Tuesday night the Batavia City Council did something amazing: they listened to the people, they asked questions, they thought for themselves, they pushed back against Staff (and the Mayor), and they did good. They did their jobs representing the citizens of Batavia.
Now, it shouldn’t be amazing that an elected council does its job, and really it isn’t for this current council. They make good decisions the vast majority of the time, but most of their decisions are mundane, ordinary, nuts-and-bolts decisions. Tuesday was different.
The first topic of interest they shined on was the school and park districts’ requests for increased impact fees on developers. The districts gave no justification for the large increases. Mr. John Pitz, longtime resident of Batavia, developer, and former school board member (first elected 37 yrs ago), submitted a list of 11 questions that should be answered before any increases are made, along with a letter (starts p. 20) explaining the history and purpose of Batavia’s impact fees. Says Mr. Pitz:
It would be prudent for the City to request that the School District and Park District provide:
- an audit as to how the Ordinance dollars, collected from year 2000 to present, were spent by the School District and the Park District
- how future Ordinance dollars will be spent by the Districts
- the anticipated residential construction over the next 5 years
- enrollment figures, for elementary, middle, and high schools, for the last 6 years
- the school population number that would trigger the construction of a new grade school, a new middle school, or a new high school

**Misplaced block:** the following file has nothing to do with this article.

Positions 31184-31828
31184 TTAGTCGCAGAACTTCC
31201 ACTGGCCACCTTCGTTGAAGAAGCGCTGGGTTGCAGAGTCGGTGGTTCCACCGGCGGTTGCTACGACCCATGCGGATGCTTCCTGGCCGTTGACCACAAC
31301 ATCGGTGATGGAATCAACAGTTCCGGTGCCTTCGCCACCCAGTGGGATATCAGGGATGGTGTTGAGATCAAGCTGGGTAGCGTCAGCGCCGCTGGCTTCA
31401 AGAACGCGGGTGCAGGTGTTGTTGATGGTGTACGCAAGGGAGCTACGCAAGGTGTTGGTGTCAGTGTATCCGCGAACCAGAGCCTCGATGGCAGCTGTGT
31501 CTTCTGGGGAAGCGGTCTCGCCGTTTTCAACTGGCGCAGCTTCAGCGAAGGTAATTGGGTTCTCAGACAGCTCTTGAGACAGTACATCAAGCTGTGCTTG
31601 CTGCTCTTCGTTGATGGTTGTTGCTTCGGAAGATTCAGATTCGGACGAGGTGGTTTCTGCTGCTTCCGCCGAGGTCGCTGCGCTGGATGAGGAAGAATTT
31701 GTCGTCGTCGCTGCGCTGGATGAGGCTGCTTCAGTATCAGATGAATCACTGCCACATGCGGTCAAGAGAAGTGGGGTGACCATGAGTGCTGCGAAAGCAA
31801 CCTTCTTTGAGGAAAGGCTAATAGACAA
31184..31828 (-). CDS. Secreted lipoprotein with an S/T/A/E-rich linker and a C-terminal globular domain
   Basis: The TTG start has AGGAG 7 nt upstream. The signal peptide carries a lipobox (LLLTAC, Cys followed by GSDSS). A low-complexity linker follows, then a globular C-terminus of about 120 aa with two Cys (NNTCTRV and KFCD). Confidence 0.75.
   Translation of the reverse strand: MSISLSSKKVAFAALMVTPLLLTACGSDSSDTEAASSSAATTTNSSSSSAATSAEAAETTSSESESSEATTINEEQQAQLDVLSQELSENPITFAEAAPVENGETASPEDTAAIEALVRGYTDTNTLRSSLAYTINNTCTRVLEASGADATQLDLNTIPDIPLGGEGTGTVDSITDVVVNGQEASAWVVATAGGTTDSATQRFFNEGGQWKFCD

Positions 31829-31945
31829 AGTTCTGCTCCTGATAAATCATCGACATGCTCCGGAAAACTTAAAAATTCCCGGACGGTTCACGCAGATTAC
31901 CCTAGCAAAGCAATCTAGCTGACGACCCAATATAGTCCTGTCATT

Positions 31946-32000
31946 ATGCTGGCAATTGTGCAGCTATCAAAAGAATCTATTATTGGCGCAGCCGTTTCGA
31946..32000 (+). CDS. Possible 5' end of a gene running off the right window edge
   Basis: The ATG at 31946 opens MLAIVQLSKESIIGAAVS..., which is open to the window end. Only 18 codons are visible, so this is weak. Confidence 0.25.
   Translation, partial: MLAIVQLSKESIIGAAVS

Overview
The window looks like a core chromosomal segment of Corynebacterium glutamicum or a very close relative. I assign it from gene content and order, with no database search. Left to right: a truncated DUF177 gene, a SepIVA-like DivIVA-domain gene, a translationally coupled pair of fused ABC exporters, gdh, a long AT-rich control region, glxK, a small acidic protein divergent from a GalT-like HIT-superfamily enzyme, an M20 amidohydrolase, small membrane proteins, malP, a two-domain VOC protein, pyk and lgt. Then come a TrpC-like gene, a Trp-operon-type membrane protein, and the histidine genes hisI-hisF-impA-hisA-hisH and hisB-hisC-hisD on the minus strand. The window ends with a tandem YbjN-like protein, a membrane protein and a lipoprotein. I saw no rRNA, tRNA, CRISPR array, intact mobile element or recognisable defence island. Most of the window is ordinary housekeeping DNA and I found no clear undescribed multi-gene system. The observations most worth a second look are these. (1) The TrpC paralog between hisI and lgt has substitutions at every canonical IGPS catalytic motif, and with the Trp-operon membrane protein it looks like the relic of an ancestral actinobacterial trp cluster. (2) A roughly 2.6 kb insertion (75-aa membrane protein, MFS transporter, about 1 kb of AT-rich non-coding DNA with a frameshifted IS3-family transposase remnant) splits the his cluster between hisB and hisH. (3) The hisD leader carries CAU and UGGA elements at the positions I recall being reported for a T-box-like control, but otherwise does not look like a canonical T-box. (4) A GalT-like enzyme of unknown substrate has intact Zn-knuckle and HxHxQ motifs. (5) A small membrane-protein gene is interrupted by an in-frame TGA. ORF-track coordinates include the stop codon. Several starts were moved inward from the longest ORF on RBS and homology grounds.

- the location of where the school(s) would be constructed
- the time line for deciding a new school is required
- time to develop plans for a new school
- time to construct a new school
- how the construction would be financed
- why the Ordinance is required
This information would assist in evaluating the effectiveness of the Ordinance and in determining whether the Ordinance is required.
John Pitz was there to give his comments at the start of the discussion. He said those fees were meant to buy land to build schools, but now with Batavia land-locked, there is little room left for the number of houses that would require new school buildings, especially at the acreage increases the schools requested (80 acres for a high school!).
Mayor Schielke vehemently disagreed, more upset than I’d ever seen him.
Aldermen asked what happens to the money they collect. Staff reported it goes into a separate fund in City accounts and checks are written from there to the appropriate districts. They used to ask for receipts for work done, but not any more. Aldermen didn’t like that. The request by Pitz was enacted by the Council and the matter was sent back to the Boards for answers.
THEN they got to Houston St. City Administrator Bill McGrath and Staff gave a history of the different proposals for the Houston St. Streetscape Project. They said a plan had never been agreed upon. Alderman Susan Stark questioned that assertion. They insisted there was no decision. Alderman Marty Callahan then proceeded to read from the Oct. 8 City Council minutes, including the roll call vote to accept Houston St. Option 1. *slam*
Calm, reasoned discussion followed. In the end, they stuck with the approved plan, Option 1, a sensible plan with separate bike and walking paths, with a strip of concrete between them, but with the addition of some islands for greenery/trees in the strip, between the lampposts. No funky swooshes or obstacles or mixing of bikes and pedestrians.
–A good, and long, evening